To see whether your estate will be liable to Inheritance Tax when you die, add up the value of everything you own, including your house, any investments, savings, personal property, and the value of any life insurance policies that form part of your estate (see Life Insurance on page 16 of this downloadable guide on how to avoid IHT on these).
Do not add on money in any pension funds. See page 16 of the guide for how that is dealt with.
If you own a business or shares in one or agricultural property, some or all of that may be exempt. See page 18 of the guide. Then add on any gifts of money or valuable items you have made in the past seven years (except gifts that are exempt).
From this total, take away any debts. These include a mortgage or equity release debt, any other loan secured on your home, any money you owe on credit cards, any personal loans or hire purchase agreements, and any unpaid bills, including any income tax you may owe. You can also deduct the reasonable costs of your funeral.
Finally, deduct the amount you intend to leave to charity. Once you have worked out the final total of your estate, the next step depends on your marital status and, from 2017/18, whether you have a home that you are leaving to your children, grandchildren or descendants.
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The situation in 2016/17
Definition: Anyone who is not married or in a civil partnership at the time they die. This includes divorced people and civil partners whose partnership has been dissolved by the courts.
If your total estate is worth £325,000 or less, then no tax will be due. If it is more than that threshold, it is likely there will be IHT to pay.
Strictly speaking the ‘threshold’ is called the ‘nil-rate band’, because on that band of the value of the estate the rate of tax is nil. It can also be called an ‘allowance’ – as you are ‘allowed’ to leave that much before tax is due.
Definition: Married or civil partners at the time the first dies.
If the first to die leaves everything to their spouse, which is now the recommended advice in almost all circumstances, the whole estate is completely free of IHT.
When the second member of the couple dies, there will be no tax to pay if the total is £650,000 or less. If your total is more than that, it is likely that there will be IHT to pay by your heirs when the second spouse dies.
Definition: Someone whose spouse or civil partner is already dead.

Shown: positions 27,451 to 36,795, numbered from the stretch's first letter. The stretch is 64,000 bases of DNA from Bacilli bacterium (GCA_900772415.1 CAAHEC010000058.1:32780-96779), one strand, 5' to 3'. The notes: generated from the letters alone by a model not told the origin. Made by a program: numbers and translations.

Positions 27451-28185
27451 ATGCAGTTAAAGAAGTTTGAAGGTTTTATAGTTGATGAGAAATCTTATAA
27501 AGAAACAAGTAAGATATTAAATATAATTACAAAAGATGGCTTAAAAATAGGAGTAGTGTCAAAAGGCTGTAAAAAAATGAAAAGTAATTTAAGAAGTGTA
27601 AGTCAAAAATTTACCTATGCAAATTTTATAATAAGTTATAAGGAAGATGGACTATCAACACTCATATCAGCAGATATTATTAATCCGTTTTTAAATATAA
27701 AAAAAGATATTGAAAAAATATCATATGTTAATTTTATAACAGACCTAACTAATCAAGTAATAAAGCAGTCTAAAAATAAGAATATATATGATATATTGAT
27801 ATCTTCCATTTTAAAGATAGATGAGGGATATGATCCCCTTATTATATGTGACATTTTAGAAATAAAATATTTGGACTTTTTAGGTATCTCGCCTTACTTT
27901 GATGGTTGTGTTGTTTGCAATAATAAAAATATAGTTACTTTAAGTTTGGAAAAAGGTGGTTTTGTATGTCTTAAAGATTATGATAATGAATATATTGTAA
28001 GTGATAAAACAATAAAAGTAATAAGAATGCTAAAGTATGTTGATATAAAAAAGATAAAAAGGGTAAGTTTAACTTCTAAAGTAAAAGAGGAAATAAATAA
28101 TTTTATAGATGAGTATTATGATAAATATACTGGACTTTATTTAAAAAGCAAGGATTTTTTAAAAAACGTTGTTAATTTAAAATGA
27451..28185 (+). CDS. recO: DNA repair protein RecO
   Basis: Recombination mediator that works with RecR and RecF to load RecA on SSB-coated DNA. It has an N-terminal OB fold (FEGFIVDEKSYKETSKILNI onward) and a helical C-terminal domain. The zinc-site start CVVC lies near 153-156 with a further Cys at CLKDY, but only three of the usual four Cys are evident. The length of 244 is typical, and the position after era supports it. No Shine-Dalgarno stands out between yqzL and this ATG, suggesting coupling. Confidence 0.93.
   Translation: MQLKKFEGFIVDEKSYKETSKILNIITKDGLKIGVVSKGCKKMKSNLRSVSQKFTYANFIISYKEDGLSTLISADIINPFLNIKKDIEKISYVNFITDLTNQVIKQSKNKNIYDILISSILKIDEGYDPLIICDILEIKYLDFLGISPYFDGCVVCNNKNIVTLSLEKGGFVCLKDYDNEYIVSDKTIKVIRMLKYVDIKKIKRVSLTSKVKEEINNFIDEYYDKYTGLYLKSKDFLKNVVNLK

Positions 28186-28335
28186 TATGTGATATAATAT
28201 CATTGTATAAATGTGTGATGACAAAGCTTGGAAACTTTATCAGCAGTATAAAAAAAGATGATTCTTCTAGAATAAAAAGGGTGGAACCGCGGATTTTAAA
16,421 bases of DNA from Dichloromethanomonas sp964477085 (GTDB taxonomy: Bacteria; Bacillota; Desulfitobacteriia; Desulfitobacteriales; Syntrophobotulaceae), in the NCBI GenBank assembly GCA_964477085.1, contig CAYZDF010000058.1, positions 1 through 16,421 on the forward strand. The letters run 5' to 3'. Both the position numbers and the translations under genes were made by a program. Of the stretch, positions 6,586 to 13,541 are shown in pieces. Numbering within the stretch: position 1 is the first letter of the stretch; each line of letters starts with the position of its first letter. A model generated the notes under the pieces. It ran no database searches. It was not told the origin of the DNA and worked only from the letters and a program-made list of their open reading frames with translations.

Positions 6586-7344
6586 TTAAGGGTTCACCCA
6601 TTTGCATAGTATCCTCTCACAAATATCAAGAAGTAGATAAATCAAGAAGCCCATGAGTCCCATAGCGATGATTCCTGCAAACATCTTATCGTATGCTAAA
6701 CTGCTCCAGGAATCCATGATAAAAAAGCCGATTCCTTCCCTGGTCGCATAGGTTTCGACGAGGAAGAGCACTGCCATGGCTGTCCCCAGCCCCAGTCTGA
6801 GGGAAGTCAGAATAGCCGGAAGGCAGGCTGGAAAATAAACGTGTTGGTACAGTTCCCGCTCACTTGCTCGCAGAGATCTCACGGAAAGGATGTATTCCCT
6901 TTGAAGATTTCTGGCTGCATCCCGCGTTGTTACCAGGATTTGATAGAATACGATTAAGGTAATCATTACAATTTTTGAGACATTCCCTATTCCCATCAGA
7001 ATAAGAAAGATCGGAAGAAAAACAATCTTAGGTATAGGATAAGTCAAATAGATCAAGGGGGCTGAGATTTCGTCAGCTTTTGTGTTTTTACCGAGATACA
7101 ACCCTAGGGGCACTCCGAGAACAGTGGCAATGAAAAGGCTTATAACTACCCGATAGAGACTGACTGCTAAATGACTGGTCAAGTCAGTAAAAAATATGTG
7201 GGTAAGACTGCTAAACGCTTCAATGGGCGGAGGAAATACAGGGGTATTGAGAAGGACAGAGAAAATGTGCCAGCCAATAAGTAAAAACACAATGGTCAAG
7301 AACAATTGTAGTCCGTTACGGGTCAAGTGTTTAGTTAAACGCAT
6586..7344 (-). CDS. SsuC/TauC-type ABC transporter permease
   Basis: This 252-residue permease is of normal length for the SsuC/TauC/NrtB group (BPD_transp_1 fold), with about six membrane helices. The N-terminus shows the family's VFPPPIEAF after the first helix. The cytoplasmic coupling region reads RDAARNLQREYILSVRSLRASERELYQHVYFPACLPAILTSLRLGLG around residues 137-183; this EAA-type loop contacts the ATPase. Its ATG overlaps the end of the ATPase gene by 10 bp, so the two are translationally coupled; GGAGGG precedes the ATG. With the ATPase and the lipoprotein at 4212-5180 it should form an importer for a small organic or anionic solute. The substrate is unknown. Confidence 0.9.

The tax-free amount depends on what the first to die left on their death. If everything was left to their spouse, no tax will normally be due on the first £650,000 when the widow dies.
If the late spouse left money or property to someone apart from the surviving spouse, the widow will be able to leave at least £325,000 and up to £650,000 to their heirs with no tax due.
The rules affecting couples and widows are explained in more detail in my guide to Taming Inheritance Tax.
For more tips and useful information, browse our money articles.
The situation from 2017/18
If you own your own home and have children, grandchildren, or greatgrandchildren to whom you are leaving your home, then the calculation will be a bit more complicated from 2017/18.
In addition to the £325,000 nil-rate band, you will be able to exempt a sum from your home if you pass it to your direct descendants.
This amount is called the residence nil-rate band (RNRB) and will be £100,000 in 2017/18, rising to £175,000 in 2020/21. This rule is explained in more detail on page 7 of the guide.
If the total is more than £650,000 the residence nil-rate band may reduce the tax, in some cases to zero. If not, there will be IHT to pay by your heirs when the second spouse dies.
The extra nil-rate band for the residence can also be passed on so the extra nil-rate band will be double the rates for a single person, rising from £200,000 in 2017/18 to £350,000 in 2020/21.
A widow with a home worth at least £350,000 will normally be able to pass on up to £1 million free of IHT to her descendants.
Download Paul Lewis' comprehensive guide to Taming Inheritance Tax.
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